A Beginner's Guide To Edible Cactus

When hearing the word "cactus," you might think of hot and dry deserts or arid landscapes with no food or water. As mindblowing as it sounds, cacti are not only a decorative plant or a desert symbol but a healthful and delicious ingredient with numerous associated health benefits. According to the Cactus Network, there are more than 1,600 cactus species worldwide. Yet, the Opuntia genus (which holds 300-plus species) includes the most common types of cacti. Cacti are incredibly versatile and important, seeing that they have a wide range of uses that go from a vegetable or fruit (depending on which part you're eating) to a forage crop, natural fence, food supplement, or even a processed food or medicinal ingredient.

A review published in the Journal of Food Science and Technology explains that cacti have evolved and adapted to thrive in harsh environments and, thus, have the potential to be the food of the future. For example, the plants' paddles are actually their stems (which hold an incredible amount of water for survival), and their characteristic spines are their version of leaves. Per the review, cacti fruit is highly nutritious, and their cooked stems make a tender vegetable fit for almost any dish. Nevertheless, not all cacti are safe to eat. This article will tell you what you need to know about edible cacti, including their health benefits, potential risks, and how to cook them.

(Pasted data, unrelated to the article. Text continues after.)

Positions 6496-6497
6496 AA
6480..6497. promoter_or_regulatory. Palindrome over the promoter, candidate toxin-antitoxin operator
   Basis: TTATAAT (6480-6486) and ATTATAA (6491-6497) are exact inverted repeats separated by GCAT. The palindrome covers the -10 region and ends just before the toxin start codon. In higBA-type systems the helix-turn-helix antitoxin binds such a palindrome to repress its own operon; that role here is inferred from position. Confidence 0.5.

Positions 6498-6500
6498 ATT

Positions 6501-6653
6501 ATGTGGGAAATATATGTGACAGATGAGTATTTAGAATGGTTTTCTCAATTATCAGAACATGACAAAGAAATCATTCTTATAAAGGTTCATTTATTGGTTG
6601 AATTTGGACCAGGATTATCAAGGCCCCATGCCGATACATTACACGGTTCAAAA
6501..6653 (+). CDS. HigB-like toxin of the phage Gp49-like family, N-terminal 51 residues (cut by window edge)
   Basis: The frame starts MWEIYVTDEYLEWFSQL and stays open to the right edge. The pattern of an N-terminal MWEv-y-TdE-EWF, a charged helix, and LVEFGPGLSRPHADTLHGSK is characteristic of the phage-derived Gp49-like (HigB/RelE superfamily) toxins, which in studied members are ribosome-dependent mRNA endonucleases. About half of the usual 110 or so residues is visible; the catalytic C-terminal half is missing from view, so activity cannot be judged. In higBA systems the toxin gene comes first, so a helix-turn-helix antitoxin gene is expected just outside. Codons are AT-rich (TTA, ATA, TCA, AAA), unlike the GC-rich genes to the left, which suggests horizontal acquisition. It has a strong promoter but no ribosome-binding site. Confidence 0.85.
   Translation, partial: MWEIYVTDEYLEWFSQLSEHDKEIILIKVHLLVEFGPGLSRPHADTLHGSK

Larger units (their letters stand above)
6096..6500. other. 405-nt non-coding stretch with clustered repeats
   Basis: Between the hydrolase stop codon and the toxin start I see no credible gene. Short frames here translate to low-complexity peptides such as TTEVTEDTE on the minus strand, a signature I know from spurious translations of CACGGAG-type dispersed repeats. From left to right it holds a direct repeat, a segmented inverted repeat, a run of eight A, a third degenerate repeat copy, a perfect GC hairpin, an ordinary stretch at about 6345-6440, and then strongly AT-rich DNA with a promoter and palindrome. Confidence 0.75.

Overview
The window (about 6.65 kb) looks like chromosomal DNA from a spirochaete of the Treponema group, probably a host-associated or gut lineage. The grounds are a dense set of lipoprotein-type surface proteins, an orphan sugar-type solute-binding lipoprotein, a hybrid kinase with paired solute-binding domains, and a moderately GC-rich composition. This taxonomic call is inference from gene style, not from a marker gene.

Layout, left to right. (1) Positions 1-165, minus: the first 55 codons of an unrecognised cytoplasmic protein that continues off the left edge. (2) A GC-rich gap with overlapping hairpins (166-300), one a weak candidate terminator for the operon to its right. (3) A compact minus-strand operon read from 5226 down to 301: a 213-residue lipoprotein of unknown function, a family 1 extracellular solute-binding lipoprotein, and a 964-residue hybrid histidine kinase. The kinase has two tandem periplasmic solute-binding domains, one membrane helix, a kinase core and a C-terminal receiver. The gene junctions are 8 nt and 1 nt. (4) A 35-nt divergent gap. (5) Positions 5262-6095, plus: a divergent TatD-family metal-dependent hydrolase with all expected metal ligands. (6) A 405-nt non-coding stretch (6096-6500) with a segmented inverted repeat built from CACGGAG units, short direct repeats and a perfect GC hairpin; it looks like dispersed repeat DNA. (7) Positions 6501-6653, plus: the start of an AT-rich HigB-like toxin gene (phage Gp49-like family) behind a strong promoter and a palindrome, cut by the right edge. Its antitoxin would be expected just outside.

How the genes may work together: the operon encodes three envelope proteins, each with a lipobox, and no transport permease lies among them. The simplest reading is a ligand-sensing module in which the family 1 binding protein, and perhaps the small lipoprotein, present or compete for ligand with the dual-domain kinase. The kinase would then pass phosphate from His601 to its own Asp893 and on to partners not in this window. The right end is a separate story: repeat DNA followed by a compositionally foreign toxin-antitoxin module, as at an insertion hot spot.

Edible cactus varieties

According to the Cactus Network, indigenous communities in different parts of the American continent have relied on cacti for food for hundreds of years, with the Opuntia cacti (commonly known as the Prickly Pear or Nopal cactus) being the most widely consumed variety. The Prickly Pear cactus can be found throughout the southwestern United States and northern Mexico, and you can consume both its pads and fruit. Prickly Pear's pads have a bit of a slimy texture and a veggie-like flavor, while the bright red fruit is described as sweet but tart.

In addition to the Prickly Pear cactus, the National Park Service (NPS) lists eight more edible cacti, including Cane Cholla, Claret Cup, Desert Spoon, Agave Lechuguilla, New Mexico Agave, Purple Prickly Pear, Soaptree Yucca, and Torrey Yucca. However, while the Prickly Pear and New Mexico Agave cacti have multiple edible parts, people usually eat different parts of the plant depending on the cactus. For instance, you can consume the sweet and ripe fruit of the Cane Cholla, Claret Cup, and Torrey Yucca cacti. In contrast, the Purple Prickly Pear Cactus is more popular for its edible stem, while the Soaptree Yucca cactus is known for its edible flower stalks and pods.